A drive and desire to learn is a good thing. (I wish I’d had it when I was actually at school.) But I find mine now without direction. There are so many ways it could go, so many things I could learn, get skilled at, even specialise in… I want to do it all!

But I don’t believe I could, even if I had no children. I’d have to be immortal, or at least have no need for sleep, ever.

I have too many things I want to do, for the time I have available to do it. I have over twelve hours of tutorial videos currently cued up at Also on my list of things for when I have spare time:

  • Organise personal photos in Lightroom (the Adobe program I’ve most recently been learning);
  • Add stock images to Lightroom in separate catalog;
  • Apply searchable metadata to stock images;
  • Learn Adobe Premier Pro and After Effects (video editing);
  • Learn Muse (website design for those who can’t code);
  • Get basic understanding of CSS coding;
  • Learn NZ Sign Language;
  • Work on Timmy’s scrapbook;
  • Work on Daniel’s scrapbook;
  • Add to;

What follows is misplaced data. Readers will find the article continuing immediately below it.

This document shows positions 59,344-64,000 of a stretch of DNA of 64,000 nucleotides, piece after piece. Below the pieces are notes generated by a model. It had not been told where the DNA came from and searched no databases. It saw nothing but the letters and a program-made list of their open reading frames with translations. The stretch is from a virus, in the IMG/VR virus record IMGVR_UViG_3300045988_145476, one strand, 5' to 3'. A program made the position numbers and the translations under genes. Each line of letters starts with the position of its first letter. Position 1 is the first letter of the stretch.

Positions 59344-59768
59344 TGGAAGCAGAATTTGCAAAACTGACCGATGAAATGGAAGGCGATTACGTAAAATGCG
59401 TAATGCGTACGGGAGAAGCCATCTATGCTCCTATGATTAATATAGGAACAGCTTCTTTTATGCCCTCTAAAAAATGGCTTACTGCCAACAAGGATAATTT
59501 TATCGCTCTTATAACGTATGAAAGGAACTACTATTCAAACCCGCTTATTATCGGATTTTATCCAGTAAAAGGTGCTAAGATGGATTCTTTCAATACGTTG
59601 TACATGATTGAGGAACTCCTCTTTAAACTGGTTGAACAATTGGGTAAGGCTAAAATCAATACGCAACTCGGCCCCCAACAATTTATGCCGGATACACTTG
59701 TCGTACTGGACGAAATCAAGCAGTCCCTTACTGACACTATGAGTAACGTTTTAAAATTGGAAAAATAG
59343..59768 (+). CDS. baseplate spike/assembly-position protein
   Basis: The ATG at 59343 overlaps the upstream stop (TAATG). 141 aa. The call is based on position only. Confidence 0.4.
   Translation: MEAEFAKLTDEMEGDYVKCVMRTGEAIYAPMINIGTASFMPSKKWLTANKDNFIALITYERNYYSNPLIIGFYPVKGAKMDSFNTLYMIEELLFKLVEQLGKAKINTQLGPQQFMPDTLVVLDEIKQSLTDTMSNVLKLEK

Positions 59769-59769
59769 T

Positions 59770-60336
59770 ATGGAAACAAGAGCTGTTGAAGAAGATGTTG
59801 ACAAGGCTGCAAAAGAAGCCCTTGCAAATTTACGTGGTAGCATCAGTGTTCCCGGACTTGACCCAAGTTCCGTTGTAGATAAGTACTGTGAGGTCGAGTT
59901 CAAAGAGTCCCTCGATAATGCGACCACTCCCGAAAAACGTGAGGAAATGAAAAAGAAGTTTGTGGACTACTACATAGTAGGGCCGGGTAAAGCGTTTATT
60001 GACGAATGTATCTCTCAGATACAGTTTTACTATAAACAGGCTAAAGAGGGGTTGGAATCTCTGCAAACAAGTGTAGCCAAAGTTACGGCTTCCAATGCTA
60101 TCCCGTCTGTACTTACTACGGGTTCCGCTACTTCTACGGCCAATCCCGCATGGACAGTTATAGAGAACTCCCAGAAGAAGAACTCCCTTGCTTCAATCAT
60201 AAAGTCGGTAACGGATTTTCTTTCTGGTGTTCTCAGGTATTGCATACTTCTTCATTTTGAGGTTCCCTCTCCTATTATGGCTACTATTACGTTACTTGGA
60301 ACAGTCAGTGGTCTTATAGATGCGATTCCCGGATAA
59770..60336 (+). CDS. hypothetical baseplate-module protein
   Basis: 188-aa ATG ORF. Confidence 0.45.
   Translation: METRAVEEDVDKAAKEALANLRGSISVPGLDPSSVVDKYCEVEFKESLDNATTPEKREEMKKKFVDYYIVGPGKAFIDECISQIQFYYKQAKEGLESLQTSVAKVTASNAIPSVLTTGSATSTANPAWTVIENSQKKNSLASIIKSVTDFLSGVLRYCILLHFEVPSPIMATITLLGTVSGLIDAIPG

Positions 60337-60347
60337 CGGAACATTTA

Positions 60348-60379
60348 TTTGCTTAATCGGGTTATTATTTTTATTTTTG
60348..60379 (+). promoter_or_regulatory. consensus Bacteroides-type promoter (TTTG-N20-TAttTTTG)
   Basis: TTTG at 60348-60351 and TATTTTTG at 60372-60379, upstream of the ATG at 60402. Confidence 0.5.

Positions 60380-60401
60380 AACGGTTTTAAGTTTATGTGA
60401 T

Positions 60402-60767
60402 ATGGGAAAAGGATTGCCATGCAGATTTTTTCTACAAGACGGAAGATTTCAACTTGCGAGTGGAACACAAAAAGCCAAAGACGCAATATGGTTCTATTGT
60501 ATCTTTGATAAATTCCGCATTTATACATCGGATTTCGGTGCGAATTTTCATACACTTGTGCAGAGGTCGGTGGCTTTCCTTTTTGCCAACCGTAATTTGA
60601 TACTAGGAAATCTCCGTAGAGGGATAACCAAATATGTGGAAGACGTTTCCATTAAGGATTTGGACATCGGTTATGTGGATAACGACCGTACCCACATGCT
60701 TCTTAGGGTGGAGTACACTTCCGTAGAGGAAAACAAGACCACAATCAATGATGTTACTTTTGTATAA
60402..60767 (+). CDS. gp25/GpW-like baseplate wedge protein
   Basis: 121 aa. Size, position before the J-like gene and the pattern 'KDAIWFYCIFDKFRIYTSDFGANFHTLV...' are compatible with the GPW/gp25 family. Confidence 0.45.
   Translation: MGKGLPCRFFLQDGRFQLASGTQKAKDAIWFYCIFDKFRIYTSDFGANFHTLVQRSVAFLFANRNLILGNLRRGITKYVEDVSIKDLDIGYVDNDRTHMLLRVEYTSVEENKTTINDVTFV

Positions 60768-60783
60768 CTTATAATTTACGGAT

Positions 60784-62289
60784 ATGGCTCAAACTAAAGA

• Research NZ self-publishing;
  • Novel writing.

Around child-raising and household maintenance, I have about an hour a day to work with, if I’m lucky. If I can get the boys to nap at the same time. And if they haven’t already exhausted me so much beforehand that I’m napping, too. Typically, by the time they’re both in bed at the end of the day, I have no energy or brain function left for any of the things on my list.

No matter how I spend my morsels of spare time, I count the cost afterward. I think of all the ways I could have spent it, but didn’t. I may watch videos about how to format InDesign text for ePub, but then think of how much sooner I could have got going with working in Adobe Muse if I’d watched videos about that instead. With that day’s free time then over, I regret the lost opportunity.

For every one thing I do, there are at least ten I could have done instead.

That’s a lot of regret.

My excitement at the freedom to explore Adobeland has burned me out. I feel like I’ve been running around like a kid at a theme park, but now that I’ve finally slowed down from sheer exhaustion, I realise that despite all the splendour around me, all I feel is frustrated.

I’m frustrated because I can’t do everything on my list.

Because there are only 24 hours in a day.

Because I don’t know what to cull, or even if I can cull anything.

Because, for all the things I want to do with my time, being with my kids is nowhere near the list.

Because I’m just so, so, so tired…

And all I was supposed to do, was re-design a logo.


(2) Comments

  • Leanne
    08 Apr 2014



  • Rebekah
    08 Apr 2014

    This is my pain also, just not so focused to digital or print media. Wanting to learn everything! Not being able to pursue all the things that fascinate me.
    So I feel your pain… well, the “I can’t do it all” pain. Not the “I have no time around my kids” pain.
    I love you my chocolate chip.